If you would like to speak to our specialist personal injury team please do not hesitate to contact us for a free no obligation advice on 0118 952 7137 or email piclaims@boyesturner.com.

Cervical Cancer Prevention Week - RCOG call for increased screening uptake

During Cervical Cancer Prevention Week, Boyes Turner welcome the FSRH (Faculty of Sexual & Reproductive Healthcare of the Royal College of Obstetricians & Gynaecologists) and RCOG’s call for urgent action to increase cervical screening attendance rates.

If you’ve been following Jo’s Trust’s campaign #SmearForSmear you’ll already know the importance and the benefits of regular cervical screening in reducing your risk of cancer. However, NHS Digital have reported that attendance for free, NHS cervical screening during NHS Cervical Screening Programme 2016-17 was at its lowest in 20 years. Whilst increasing numbers of women are being invited for screening, the uptake in the highest risk age group of 25 to 49-year-olds was only 69.6%.

Suggested reasons for the low attendance rate include local authority budget-driven cuts reducing the number of local settings in which cervical screening is offered, such as SRH clinics. Meanwhile, overburdened GPs are missing opportunities to catch those who have missed out by offering opportunistic appointments for screening at their surgeries.

These additional barriers are simply compounding the problem already encountered with existing barriers (such as fear, lack of awareness) which charities like Jo’s Trust are working so hard to overcome, making it more important than ever to raise awareness of the life-saving benefits of attending your appointment and having your smear.

Early detection of abnormal cells is the key to the avoidance of cervical cancer, along with HPV vaccination among pre-teen and teenage girls.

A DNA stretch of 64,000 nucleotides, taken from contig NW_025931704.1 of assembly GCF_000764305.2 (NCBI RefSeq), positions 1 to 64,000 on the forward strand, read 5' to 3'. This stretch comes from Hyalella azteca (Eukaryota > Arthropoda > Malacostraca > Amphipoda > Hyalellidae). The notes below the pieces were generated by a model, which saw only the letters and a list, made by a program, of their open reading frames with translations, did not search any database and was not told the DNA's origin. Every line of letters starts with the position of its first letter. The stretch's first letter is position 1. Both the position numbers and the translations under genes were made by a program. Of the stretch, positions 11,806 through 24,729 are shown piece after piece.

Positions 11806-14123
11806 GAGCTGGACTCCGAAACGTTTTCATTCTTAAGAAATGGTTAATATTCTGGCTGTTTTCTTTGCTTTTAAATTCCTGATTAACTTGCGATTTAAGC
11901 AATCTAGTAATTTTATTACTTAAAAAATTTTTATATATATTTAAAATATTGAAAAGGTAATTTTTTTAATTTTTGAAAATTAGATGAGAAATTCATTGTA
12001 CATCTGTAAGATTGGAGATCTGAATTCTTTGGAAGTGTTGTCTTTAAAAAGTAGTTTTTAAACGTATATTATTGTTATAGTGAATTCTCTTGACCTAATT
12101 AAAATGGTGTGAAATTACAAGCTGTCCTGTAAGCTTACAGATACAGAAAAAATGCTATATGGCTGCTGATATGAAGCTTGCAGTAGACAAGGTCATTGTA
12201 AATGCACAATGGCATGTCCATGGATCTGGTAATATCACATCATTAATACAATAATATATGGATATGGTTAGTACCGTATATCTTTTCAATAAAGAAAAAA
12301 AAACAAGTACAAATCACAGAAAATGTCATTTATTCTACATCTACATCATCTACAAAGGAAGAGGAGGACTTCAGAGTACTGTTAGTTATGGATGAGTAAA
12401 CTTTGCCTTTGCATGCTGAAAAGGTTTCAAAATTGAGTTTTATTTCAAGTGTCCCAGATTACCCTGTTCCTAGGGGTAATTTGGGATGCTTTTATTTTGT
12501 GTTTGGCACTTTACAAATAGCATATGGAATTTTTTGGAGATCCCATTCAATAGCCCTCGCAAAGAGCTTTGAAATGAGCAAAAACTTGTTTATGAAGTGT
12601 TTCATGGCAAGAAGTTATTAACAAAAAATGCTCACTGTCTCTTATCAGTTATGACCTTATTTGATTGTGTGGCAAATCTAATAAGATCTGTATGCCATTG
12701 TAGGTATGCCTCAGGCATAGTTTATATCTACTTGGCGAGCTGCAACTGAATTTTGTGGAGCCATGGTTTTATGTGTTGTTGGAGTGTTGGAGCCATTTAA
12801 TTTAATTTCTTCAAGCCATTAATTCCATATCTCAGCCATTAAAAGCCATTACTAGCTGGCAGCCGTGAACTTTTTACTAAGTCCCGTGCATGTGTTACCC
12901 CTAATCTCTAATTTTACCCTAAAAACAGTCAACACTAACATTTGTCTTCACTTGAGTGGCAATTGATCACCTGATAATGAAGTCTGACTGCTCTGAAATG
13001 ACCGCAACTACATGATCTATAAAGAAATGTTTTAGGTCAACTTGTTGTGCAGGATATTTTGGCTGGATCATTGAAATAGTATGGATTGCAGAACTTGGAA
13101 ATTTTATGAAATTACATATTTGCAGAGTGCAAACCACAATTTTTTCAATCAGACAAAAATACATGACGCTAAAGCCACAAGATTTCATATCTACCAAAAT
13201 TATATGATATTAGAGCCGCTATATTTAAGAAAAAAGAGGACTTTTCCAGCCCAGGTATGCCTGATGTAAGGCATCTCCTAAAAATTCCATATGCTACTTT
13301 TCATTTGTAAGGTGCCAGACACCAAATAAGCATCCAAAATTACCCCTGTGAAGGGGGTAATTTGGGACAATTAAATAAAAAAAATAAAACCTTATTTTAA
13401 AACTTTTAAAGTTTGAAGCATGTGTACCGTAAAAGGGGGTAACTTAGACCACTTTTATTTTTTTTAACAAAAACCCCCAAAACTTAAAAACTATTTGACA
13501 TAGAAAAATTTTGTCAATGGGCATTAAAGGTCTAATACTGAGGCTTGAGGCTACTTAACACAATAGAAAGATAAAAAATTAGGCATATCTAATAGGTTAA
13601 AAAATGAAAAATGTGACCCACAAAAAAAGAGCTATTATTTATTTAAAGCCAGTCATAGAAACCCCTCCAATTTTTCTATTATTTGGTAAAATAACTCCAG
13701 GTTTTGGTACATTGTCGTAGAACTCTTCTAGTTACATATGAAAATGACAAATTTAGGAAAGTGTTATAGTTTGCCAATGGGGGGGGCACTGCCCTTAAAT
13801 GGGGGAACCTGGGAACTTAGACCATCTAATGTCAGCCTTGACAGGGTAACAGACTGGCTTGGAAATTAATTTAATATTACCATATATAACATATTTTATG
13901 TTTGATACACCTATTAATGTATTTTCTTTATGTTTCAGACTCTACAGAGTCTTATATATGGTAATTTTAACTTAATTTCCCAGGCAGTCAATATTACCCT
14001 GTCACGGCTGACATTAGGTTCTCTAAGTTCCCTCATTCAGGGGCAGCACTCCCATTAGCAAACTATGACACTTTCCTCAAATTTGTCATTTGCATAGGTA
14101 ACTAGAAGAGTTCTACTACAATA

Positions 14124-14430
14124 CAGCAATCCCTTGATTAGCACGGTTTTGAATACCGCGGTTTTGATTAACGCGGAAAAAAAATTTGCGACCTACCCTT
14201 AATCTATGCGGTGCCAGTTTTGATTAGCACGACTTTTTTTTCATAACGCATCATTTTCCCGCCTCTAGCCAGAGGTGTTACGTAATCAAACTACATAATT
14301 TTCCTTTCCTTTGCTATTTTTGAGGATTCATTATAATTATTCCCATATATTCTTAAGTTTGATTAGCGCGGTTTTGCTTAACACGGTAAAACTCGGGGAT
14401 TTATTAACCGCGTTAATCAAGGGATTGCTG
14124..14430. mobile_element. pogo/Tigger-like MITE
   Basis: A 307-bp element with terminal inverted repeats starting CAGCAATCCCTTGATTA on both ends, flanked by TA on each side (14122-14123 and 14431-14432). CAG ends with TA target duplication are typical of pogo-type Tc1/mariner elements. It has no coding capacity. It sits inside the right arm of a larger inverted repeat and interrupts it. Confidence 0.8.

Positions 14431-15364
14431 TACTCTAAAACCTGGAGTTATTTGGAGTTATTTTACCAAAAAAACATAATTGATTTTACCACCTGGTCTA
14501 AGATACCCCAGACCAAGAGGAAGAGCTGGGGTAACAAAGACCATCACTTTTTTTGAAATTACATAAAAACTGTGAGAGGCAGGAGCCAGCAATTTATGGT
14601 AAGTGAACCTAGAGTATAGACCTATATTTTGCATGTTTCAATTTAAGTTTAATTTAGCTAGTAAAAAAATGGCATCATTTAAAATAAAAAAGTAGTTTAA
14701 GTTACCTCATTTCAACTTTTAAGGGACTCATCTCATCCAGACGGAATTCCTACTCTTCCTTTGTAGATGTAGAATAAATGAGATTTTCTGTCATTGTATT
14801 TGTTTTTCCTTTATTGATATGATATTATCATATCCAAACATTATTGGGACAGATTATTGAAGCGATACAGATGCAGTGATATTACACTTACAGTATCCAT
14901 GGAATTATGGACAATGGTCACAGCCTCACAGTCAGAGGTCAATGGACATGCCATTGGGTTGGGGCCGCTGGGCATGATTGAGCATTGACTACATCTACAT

When left undetected and untreated, cervical cancer not only causes death, but leaves its survivors with lifelong physical, emotional and psychological injury.

Join us and Jo’s Trust, this Cervical Cancer Prevention Week, in urging female friends and family to #ReduceYourRisk and join us in promoting cervical cancer prevention by posting your lipstick #SmearForSmear selfie. For details on how to get involved, click here.

Should cohabitees receive bereavement damages

This was a question recently faced by the Court of Appeal after Ms Jakki Smith took the Secretary of State for Justice to Court for breaching her human rights.

Who can claim bereavement damages?

The Fatal Accidents Act 1976 gives rise to the right to claim bereavement damages. The Act allows the wife, husband or civil partner of the deceased to claim damages for their bereavement. Payment is also made to the parents of the deceased where the deceased was a minor. The current payment for bereavement damages is £12,980. At the time that Ms Smith’s partner, John Bulloch, died it was £11,800 and this was the amount she was seeking.

Does a cohabitee get anything?

Unlike the payment for bereavement damages, which a cohabitee is not entitled to claim under the Act, a cohabitee can claim for a financial dependency on the deceased. This claim is possible where the deceased and his partner have been cohabiting for at least 2 years before the death and have been cohabiting as husband and wife.

What was Ms Smith’s case?

Ms Smith argued that by excluding her from those people entitled to claim bereavement damages the Government was breaching her Human Rights. The Court of Appeal agreed with Ms Smith and found that section 1A of the Fatal Accidents Act 1976 was incompatible with Article 14 in conjunction with Article 8 of the European Convention on Human Rights.

Unfortunately, although Ms Smith’s case will set a precedent for other unmarried cohabiting partners to seek bereavement damages, she will not benefit from the decision. This is because although the Secretary of State was acting in a way which was incompatible with Ms Smith’s convention rights, they could not have acted differently due to the provision of the Fatal Accidents Act which does not allow cohabitees to claim bereavement damages.  

How does this affect mesothelioma and asbestos claims?